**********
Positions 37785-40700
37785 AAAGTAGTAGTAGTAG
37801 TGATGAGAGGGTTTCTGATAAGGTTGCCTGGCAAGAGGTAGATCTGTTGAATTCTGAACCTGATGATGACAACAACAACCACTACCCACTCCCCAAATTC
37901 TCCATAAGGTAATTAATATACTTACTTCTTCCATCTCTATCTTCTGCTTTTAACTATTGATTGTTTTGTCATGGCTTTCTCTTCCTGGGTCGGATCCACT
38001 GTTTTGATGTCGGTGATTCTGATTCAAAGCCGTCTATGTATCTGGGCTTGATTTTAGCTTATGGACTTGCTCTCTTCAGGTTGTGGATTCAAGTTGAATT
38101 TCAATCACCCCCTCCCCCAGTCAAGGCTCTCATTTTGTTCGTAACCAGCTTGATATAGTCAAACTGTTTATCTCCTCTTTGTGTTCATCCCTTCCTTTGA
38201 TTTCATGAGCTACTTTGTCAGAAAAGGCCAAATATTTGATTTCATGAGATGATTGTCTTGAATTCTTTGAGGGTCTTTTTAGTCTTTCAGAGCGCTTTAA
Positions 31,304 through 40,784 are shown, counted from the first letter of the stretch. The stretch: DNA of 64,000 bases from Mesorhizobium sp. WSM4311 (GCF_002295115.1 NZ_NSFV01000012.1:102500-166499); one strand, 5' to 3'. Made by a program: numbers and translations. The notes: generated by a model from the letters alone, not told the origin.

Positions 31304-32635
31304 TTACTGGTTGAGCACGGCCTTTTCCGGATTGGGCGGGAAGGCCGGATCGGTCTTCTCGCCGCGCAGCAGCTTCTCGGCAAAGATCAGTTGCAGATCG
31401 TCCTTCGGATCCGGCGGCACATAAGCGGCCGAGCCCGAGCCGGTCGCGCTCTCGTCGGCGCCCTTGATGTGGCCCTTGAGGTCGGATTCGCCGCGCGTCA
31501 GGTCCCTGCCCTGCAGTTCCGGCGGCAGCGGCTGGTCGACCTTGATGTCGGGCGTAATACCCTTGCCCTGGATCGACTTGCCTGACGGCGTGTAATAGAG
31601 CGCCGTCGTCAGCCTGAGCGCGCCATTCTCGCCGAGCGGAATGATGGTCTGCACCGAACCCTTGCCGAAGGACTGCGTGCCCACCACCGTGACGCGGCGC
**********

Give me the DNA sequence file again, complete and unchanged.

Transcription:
Positions 37785-40700
37785 AAAGTAGTAGTAGTAG
37801 TGATGAGAGGGTTTCTGATAAGGTTGCCTGGCAAGAGGTAGATCTGTTGAATTCTGAACCTGATGATGACAACAACAACCACTACCCACTCCCCAAATTC
37901 TCCATAAGGTAATTAATATACTTACTTCTTCCATCTCTATCTTCTGCTTTTAACTATTGATTGTTTTGTCATGGCTTTCTCTTCCTGGGTCGGATCCACT
38001 GTTTTGATGTCGGTGATTCTGATTCAAAGCCGTCTATGTATCTGGGCTTGATTTTAGCTTATGGACTTGCTCTCTTCAGGTTGTGGATTCAAGTTGAATT
38101 TCAATCACCCCCTCCCCCAGTCAAGGCTCTCATTTTGTTCGTAACCAGCTTGATATAGTCAAACTGTTTATCTCCTCTTTGTGTTCATCCCTTCCTTTGA
38201 TTTCATGAGCTACTTTGTCAGAAAAGGCCAAATATTTGATTTCATGAGATGATTGTCTTGAATTCTTTGAGGGTCTTTTTAGTCTTTCAGAGCGCTTTAA
Positions 31,304 through 40,784 are shown, counted from the first letter of the stretch. The stretch: DNA of 64,000 bases from Mesorhizobium sp. WSM4311 (GCF_002295115.1 NZ_NSFV01000012.1:102500-166499); one strand, 5' to 3'. Made by a program: numbers and translations. The notes: generated by a model from the letters alone, not told the origin.

Positions 31304-32635
31304 TTACTGGTTGAGCACGGCCTTTTCCGGATTGGGCGGGAAGGCCGGATCGGTCTTCTCGCCGCGCAGCAGCTTCTCGGCAAAGATCAGTTGCAGATCG
31401 TCCTTCGGATCCGGCGGCACATAAGCGGCCGAGCCCGAGCCGGTCGCGCTCTCGTCGGCGCCCTTGATGTGGCCCTTGAGGTCGGATTCGCCGCGCGTCA
31501 GGTCCCTGCCCTGCAGTTCCGGCGGCAGCGGCTGGTCGACCTTGATGTCGGGCGTAATACCCTTGCCCTGGATCGACTTGCCTGACGGCGTGTAATAGAG
31601 CGCCGTCGTCAGCCTGAGCGCGCCATTCTCGCCGAGCGGAATGATGGTCTGCACCGAACCCTTGCCGAAGGACTGCGTGCCCACCACCGTGACGCGGCGC